Neural Processing Letters

, Volume 45, Issue 1, pp 29–58 | Cite as

Hyperconic Multilayer Perceptron

  • Juan Pablo Serrano-Rubio
  • Arturo Hernández-Aguirre
  • Rafael Herrera-Guzmán


This paper introduces the design of the hyperconic multilayer perceptron (HC-MLP). Complex non-linear decision regions for classification purposes are generated by quadratic hyper-surfaces spawned by the hyperconic neurons in the hidden layer (for instance, spheres, ellipsoids, paraboloids, hyperboloids and degenerate conics). In order to generate quadratic hyper-surfaces, the hyperconic neurons’ transfer function includes the estimation of a quadratic polynomial. The proper assignment of decision regions to classes is achieved in the output layer by using spheres to determine whether a point is inside or outside the spherical region. The particle swarm optimization algorithm is used for training the HC-MLP. The learning of the HC-MLP selects the best conic surface that separates the data set vectors. For illustration purposes, two experiments are conducted using two distributions of synthetic data in order to show the advantages of HC-MLP when the patterns between classes are contiguous. Furthermore a comparison to the traditional multilayer perceptron is carried out to evaluate the complexity (in terms of the number of estimated patterns) and classification accuracy. HC-MLP is the principal component to implement a diagnosis system to detect faults in an induction motor and to implement an image segmentation system. The performance of HC-MLP is compared to other leading algorithms by using 4 databases commonly used in related literature.


Artificial neural networks Non-linear decision regions  Induction motor fault diagnostic Image segmentation 



The first author would like to thank to Antonio Zamarron for technical advice in induction motors. The third author would like to thank the International Centre for Theoretical Physics (ICTP) and the Institut Des Hautes Etudes Scientifiques (IHES) for its hospitality and support.


  1. 1.
    Arena P, Fortuna L, Occhipinti L, Xibilia M (1994) Neural networks for quaternion-valued function approximation. In: 1994 IEEE international symposium on circuits and systems, 1994. ISCAS ’94, vol 6, pp 307–310Google Scholar
  2. 2.
    Astorino A, Fuduli A, Gaudioso M (2010) Dc models for spherical separation. J Glob Optim 48(4):657–669MathSciNetCrossRefMATHGoogle Scholar
  3. 3.
    Astorino A, Fuduli A, Gaudioso M (2012) Margin maximization in spherical separation. Comput Optim Appl 53(2):301–322MathSciNetCrossRefMATHGoogle Scholar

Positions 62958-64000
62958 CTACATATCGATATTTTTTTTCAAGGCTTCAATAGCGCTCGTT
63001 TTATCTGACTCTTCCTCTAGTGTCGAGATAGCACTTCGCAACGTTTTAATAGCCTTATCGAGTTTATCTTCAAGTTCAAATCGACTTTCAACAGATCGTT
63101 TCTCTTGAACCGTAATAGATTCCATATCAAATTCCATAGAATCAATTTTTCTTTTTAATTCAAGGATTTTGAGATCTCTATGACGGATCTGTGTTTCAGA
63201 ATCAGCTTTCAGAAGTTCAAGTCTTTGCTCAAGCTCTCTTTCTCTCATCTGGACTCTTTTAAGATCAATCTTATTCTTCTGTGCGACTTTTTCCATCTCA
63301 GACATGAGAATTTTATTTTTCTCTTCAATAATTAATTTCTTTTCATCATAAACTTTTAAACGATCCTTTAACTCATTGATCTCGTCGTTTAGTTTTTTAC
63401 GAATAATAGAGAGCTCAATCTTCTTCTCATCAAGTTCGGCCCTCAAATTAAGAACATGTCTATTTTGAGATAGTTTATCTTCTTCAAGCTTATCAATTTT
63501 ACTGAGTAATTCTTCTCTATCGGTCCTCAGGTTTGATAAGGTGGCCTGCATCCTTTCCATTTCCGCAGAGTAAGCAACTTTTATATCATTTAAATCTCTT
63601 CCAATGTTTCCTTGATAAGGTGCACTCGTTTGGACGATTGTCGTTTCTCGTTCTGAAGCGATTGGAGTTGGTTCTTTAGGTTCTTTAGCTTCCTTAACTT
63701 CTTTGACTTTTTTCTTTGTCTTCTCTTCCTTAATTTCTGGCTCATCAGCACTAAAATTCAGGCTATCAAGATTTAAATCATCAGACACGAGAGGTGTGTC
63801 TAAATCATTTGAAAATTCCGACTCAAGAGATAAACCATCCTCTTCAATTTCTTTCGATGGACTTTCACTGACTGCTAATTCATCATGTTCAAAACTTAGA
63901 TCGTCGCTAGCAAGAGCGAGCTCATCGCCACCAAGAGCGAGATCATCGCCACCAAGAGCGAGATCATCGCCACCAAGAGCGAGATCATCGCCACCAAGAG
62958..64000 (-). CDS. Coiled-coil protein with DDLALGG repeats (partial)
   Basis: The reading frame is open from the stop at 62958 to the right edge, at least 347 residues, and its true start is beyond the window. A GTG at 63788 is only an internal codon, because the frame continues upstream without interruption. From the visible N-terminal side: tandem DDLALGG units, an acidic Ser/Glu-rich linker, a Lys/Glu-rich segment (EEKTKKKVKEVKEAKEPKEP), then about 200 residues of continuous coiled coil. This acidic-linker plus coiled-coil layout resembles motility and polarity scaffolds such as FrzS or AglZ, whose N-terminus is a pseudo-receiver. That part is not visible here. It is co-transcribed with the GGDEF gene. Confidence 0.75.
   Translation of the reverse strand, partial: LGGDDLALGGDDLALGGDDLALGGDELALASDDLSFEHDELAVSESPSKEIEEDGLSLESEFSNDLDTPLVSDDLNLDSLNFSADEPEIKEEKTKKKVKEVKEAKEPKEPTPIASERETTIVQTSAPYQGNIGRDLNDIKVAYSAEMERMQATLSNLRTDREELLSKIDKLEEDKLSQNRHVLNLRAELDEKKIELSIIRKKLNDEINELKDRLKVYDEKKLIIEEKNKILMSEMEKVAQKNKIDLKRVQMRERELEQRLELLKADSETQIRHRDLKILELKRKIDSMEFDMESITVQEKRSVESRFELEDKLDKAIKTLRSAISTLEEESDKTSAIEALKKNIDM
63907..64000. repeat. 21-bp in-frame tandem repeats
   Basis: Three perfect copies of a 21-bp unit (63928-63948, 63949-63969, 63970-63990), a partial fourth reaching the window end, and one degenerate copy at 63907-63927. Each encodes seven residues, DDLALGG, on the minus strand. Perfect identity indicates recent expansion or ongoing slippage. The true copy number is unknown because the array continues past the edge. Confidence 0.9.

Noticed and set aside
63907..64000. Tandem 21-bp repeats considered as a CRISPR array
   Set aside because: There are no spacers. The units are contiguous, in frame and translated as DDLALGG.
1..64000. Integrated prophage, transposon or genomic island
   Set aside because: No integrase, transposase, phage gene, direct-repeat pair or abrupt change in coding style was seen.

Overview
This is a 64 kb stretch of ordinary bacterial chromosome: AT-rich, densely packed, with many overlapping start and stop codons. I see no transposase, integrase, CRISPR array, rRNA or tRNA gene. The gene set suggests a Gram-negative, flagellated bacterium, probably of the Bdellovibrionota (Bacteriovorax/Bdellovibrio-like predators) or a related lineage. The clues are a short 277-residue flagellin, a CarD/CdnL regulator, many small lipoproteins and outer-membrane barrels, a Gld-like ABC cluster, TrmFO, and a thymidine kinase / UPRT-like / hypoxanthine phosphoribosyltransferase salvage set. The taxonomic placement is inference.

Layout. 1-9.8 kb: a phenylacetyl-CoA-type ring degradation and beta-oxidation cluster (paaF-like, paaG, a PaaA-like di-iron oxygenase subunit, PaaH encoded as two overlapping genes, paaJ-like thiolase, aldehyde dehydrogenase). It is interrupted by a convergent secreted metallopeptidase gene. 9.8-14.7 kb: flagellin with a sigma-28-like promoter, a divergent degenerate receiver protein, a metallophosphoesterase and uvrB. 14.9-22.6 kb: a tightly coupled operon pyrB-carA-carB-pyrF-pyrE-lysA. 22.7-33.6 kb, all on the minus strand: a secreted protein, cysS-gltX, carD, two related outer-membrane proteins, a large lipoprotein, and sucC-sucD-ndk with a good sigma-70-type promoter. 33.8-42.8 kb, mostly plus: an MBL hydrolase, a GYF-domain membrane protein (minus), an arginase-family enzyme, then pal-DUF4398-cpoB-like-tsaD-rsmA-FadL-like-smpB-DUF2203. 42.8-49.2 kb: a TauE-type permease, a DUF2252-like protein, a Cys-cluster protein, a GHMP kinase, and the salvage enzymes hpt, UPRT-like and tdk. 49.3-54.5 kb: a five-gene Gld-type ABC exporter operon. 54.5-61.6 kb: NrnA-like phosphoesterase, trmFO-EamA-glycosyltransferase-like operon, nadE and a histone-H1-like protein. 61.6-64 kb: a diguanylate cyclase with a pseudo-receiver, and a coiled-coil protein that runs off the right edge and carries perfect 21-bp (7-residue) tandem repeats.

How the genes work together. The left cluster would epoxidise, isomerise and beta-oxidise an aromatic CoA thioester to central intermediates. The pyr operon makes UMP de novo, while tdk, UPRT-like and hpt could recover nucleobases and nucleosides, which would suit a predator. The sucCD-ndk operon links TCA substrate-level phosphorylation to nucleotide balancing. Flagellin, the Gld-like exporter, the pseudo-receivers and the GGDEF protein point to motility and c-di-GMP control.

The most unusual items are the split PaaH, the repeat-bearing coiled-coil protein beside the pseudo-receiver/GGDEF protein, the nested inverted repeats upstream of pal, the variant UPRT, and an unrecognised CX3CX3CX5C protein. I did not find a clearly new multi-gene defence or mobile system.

4. 4.
    Bache K, Lichman M (2013) Uci machine learning repository.
  5. 5.
    Bishop CM (2006) Pattern recognition and machine learning (information science and statistics). Springer, Secaucus, NJMATHGoogle Scholar
  6. 6.
    Blake A, Rother C, Brown M, Perez P, Torr P (2004) Interactive image segmentation using an adaptive gmmrf model. In: Computer vision-ECCV 2004, pp 428–441. Springer, BerlinGoogle Scholar
  7. 7.
    Bookstein FL (1979) Fitting conic sections to scattered data. Comput Gr Image Process 9(1):56–71CrossRefGoogle Scholar
  8. 8.
    Buchholz S, Sommer G (2000) A hyperbolic multilayer perceptron. In: Proceedings of the IEEE-INNS-ENNS international joint conference on neural networks, 2000. IJCNN 2000, vol 2, pp 129–133Google Scholar
  9. 9.
    Cantu-Paz E, Kamath C (2005) An empirical comparison of combinations of evolutionary algorithms and neural networks for classification problems. IEEE Trans Syst Man Cybern B Cyber 35(5):915–927CrossRefGoogle Scholar
  10. 10.
    Carvalho M, Ludermir T (2007) Particle swarm optimization of neural network architectures and weights. In: 7th international conference on hybrid intelligent systems, 2007. HIS 2007. pp 336–339Google Scholar
  11. 11.
    Casasent DP, Barnard E (1990) Adaptive-clustering optical neural net. Appl Opt 29(17):2603–2615CrossRefGoogle Scholar
  12. 12.
    Casasent D, Natarajan S (1995) A classifier neural net with complex-valued weights and square-law nonlinearities. Neural Netw 8(6):989–998CrossRefGoogle Scholar
  13. 13.
    Cheng H, Jiang X, Sun Y, Wang J (2001) Color image segmentation: advances and prospects. Pattern Recognit 34(12):2259–2281CrossRefMATHGoogle Scholar
  14. 14.
    Eberhart R, Kennedy J (1995) A new optimizer using particle swarm theory. In: Proceedings of the sixth international symposium on micro machine and human science, 1995. MHS ’95. pp 39–43Google Scholar
  15. 15.
    Engelbrecht AP (2006) Fundamentals of computational swarm intelligence. Wiley, New YorkGoogle Scholar
  16. 16.
    Garro B, Sossa H, Vzquez R (2011) Back-propagation vs particle swarm optimization algorithm: which algorithm is better to adjust the synaptic weights of a feed-forward ann? Int J Artif Intel 7(11A):208–218Google Scholar
  17. 17.
    Georgiou G, Koutsougeras C (1992) Complex domain backpropagation. IEEE Trans Circuits Syst II Analog Digit Sig Process 39(5):330–334CrossRefMATHGoogle Scholar
  18. 18.
    Hernandez-Lopez FJ, Rivera M (2014) Change detection by probabilistic segmentation from monocular view. Mach Vis Appl 25(5):1175–1195CrossRefGoogle Scholar
  19. 19.
    Hong ZQ, Yang JY (1991) Optimal discriminant plane for a small number of samples and design method of classifier on the plane. Pattern Recognit 24(4):317–324MathSciNetCrossRefGoogle Scholar
  20. 20.
    Kiranyaz S, Ince T, Yildirim A, Gabbouj M (2009) Evolutionary artificial neural networks by multi-dimensional particle swarm optimization. Neural Netw 22(10):1448–1462CrossRefGoogle Scholar
  21. 21.
    Lin S, Zeng J, Xu Z (2015) Error estimate for spherical neural networks interpolation. Neural Process Lett 42(2):369–379CrossRefGoogle Scholar
  22. 22.
    Lipson H, Siegelmann HT (2000) Clustering irregular shapes using high-order neurons. Neural Comput 12(10):2331–2353CrossRefGoogle Scholar
  23. 23.
    Liu R, Sun X, Jiao L (2010) Particle swarm optimization based clustering: a comparison of different cluster validity indices. In: Li K, Li X, Ma S, Irwin G (eds) Life system modeling and intelligent computing, communications in computer and information science, vol 98. Springer, Berlin, pp 66–72Google Scholar
  24. 24.